Made from grapes from the oldest vines on the Chateau’s property, this blend of Syrah, Cinsault, Grenache, Ugni Blanc and Rolle (the last is better known as Vermentino), is a pale, rosy pink in the glass. The freshness inherent of a lot of Provence rosé hops right out of the glass at first sniff with aromas of lemon, orange blossom, and peach. These flavors carry straight through to the crisp, pleasant palate.

One criticism I have of some rosés is that they try for “fresh” and land on “acid bomb” instead. Not the case here. This wine has great balance between acidity and round mouthfeel. The finish is fresh, clean, with a lingering citrus flavor. Such a nice wine to just sip on, honestly.

As I mentioned, we tried this with a charcuterie board of salami, Marcona almonds, and Manchego cheese and it made a lovely companion to the starter. The chicken for dinner, roasted with a paprika-based spice paste, was a bit too assertive for the delicacy of this wine (Luckily, we had a nice bottle of Beaujolais in reserve!) – so if you’re having it with food, I’d probably stick to fish or a lighter meat preparation.

Or, you could pop and pour it in front of a fire and imagine how good it will feel once the weather warms and we can start being outside again. We’re going to need these kinds of reminders to get through the winter together in one piece.

This wine retails for $18-22. If you’re interested in spending a little more on a nice bottle of rosé, it’s certainly in that category.

Thursday, November 12, 2020

Mosey over to Moser for some Italian bubbly

Hello friends! How you holding up out there?

Ringed by the Dolomite Mountains in northeastern Italy, the Trento growing region has proved over the last hundred years or so to be fertile ground for growing grapes to produce sparkling wines. In the mid 1980’s, the growers in this region began organizing themselves around sets of oenological standards.

The result of this organization bore fruit, pardon the pun, in 1993 when the Trento region received DOC status in Italy. As a refresher, DOC is short for Denominazione di Origine Controllata – which refers to the aforementioned standards.

DOC (and its fancier cousin, DOCG) have now been subsumed under the broader “DOP” category – and is still used for familiarity’s sake. However, the winemakers saw an opportunity to broaden their brand, and Trentodoc was born.

The grapes used to make Trentodoc sparkling wine —Chardonnay, Pinot Nero, Pinot Bianco, and Pinot Meunier—are harvested by hand, and the “base wine” ages slowly in the bottle on the lees from a minimum of 15 months for a Brut to a minimum of 36 months for a Riserva, and upto 10 years for more refined and mature Trentodoc wines. Trentodoc is available as a white or rosé wine as Brut, Millesimato, and Riserva.

The other major production difference between Trentodoc and many other Italian sparkling wines like Prosecco is the method of carbonation. Most Italian sparklers use the Charmat Method for carbonating, which involves carbonating wine in tanks. Trentodoc sparklers exclusively use what is termed Metodo Classico, which is the same as the Methode Champenoise used in Champagne. In these wines, the wine is carbonated in the bottle while being periodically turned, and the expired yeast is disgorged at the end. (For a more detailed explanation, see here.) Wines made in Metodo Classico tend to be have more balanced flavors and have more carbonation than their Charmatted cousins.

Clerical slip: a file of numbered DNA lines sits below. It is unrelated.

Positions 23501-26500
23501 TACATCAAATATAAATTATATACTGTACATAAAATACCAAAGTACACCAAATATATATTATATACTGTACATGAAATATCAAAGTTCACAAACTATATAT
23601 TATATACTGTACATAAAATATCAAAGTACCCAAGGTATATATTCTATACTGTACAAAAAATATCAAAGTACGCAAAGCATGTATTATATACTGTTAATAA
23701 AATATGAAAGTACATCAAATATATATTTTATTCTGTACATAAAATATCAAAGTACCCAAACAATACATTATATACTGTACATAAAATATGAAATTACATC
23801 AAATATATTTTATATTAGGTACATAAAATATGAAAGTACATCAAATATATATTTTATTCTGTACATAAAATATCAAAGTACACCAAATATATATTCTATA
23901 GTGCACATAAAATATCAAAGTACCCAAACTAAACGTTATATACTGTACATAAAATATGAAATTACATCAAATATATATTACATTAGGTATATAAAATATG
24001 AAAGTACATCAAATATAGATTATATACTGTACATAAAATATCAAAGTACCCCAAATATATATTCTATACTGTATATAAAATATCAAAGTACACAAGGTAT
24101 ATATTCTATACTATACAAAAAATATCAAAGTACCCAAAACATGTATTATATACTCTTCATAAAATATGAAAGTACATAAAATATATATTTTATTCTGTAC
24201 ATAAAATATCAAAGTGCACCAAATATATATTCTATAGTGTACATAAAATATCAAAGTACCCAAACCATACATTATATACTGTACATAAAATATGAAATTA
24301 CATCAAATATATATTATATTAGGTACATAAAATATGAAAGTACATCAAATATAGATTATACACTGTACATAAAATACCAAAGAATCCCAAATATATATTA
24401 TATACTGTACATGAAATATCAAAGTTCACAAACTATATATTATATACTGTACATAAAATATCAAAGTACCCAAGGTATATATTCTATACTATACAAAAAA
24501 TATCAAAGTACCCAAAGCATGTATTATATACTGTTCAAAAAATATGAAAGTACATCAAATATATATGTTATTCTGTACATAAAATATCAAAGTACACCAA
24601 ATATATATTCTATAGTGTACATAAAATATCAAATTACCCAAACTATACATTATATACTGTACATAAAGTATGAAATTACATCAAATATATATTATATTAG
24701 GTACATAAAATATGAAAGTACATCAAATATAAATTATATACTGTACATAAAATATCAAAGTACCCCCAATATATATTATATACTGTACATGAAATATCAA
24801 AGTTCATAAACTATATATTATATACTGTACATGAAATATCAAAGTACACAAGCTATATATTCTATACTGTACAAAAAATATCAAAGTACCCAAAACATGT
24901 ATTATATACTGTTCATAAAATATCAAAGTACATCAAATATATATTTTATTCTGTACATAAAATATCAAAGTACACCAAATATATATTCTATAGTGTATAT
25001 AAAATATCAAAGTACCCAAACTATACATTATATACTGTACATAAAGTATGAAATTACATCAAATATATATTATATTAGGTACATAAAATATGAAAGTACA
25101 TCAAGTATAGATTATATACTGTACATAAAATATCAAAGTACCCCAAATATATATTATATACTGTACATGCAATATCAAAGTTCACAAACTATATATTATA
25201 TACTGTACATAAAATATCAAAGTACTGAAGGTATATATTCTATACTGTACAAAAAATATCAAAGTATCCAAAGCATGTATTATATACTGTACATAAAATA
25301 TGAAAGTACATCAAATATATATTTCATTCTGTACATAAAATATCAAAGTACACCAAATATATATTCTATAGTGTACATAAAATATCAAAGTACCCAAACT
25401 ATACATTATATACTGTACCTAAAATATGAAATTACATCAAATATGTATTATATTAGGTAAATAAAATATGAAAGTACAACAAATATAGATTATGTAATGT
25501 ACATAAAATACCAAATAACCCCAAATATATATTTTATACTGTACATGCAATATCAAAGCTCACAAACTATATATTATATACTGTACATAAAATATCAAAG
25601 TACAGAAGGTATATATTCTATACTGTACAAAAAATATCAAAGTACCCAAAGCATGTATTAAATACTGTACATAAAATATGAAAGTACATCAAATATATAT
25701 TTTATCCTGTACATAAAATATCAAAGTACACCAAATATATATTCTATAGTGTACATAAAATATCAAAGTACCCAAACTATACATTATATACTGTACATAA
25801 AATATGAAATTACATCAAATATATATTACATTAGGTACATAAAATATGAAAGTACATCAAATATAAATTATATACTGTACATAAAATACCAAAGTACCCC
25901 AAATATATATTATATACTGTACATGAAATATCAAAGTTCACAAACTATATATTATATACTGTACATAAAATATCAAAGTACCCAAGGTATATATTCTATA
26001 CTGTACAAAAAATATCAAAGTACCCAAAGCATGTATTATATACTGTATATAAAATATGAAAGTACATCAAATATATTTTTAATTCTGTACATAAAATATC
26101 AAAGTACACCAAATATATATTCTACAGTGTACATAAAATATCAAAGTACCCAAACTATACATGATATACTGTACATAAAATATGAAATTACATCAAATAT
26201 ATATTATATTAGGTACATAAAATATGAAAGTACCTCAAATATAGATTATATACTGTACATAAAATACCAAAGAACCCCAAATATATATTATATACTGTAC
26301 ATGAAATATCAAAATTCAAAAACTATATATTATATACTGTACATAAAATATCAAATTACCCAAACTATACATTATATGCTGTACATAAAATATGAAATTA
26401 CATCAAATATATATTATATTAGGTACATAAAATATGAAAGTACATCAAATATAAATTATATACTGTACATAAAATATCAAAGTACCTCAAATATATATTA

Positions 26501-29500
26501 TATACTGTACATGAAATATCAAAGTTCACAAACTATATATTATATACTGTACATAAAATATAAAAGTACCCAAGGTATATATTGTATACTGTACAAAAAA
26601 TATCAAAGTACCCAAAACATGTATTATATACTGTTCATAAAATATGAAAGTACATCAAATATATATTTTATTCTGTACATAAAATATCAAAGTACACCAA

Thanks to a well-timed visit from Drinkerbell the Wine Fairy, a bottle of Moser “51,151” Trentodoc Brut arrived at my door. After election stress, work from home craziness, and not a little cabin fever from lockdown, the Sweet Partner in Crime and I wanted an evening to kick back – and how better to do that than with bubbly, I ask you?

This wine’s nomenclature is an homage to Francesco Moser, a champion Italian cyclist, who held the world “hour record,” which refers to the distance ridden from a stationary start over the course of an hour. Moser rode 51.151 km in his record run. Along with his cycling prowess, he worked in his family vineyards from his youth and, in 1979, along with his brother Diego, established the Moser winery near the village of Gardolo di Mezzo.

We cracked the bottle as the skies darkened in State College. (This means that both of us had left our respective workstations a little bit early this time of year.) Sitting back in our “evening chairs,” we had our first few sips. This 100% Chardonnay sparkler has a lightly fruity nose with some very pleasant floral aromas and a little toast on the back end. The mouthfeel is round and full, with lots of refreshing bubbles. Not as much of that toast and yeast lees flavor carries through to the midpalate, but there’s a collection of fruit: pineapple, mango, and pear. The finish is zippy and cleansing, settling back into a little bit of fresh bread at the very end. All in all, it’s just a super pleasant sparkling wine.

As we got closer to the dinner hour, I manned the stove and put together from some fresh crab ravioli from another central PA institution, Fasta & Ravioli Company, done in a simple white wine sauce. The wine’s flavors married particularly well with the rich shellfish, playing off the meatiness while cutting through the sauce’s butter. While crab is an obvious pairing, shrimp or lobster would be nice. I also tried a little bit we had left over the next day with some braunschweiger on a saltine – a flavor craving I picked up as a kid – and was actually a pretty nice match. While I know liver sausage may not be everyone’s cup of tea, any sort of pâté would be lovely alongside.

I’ve long been a fan of these Metodo Classico wines, if you’ve followed here long enough. They’re excellent budget-friendly substitutes for many Champagnes, and the Moser is no exception. You’ll find this for around $25, which is well-priced for a bottle of this quality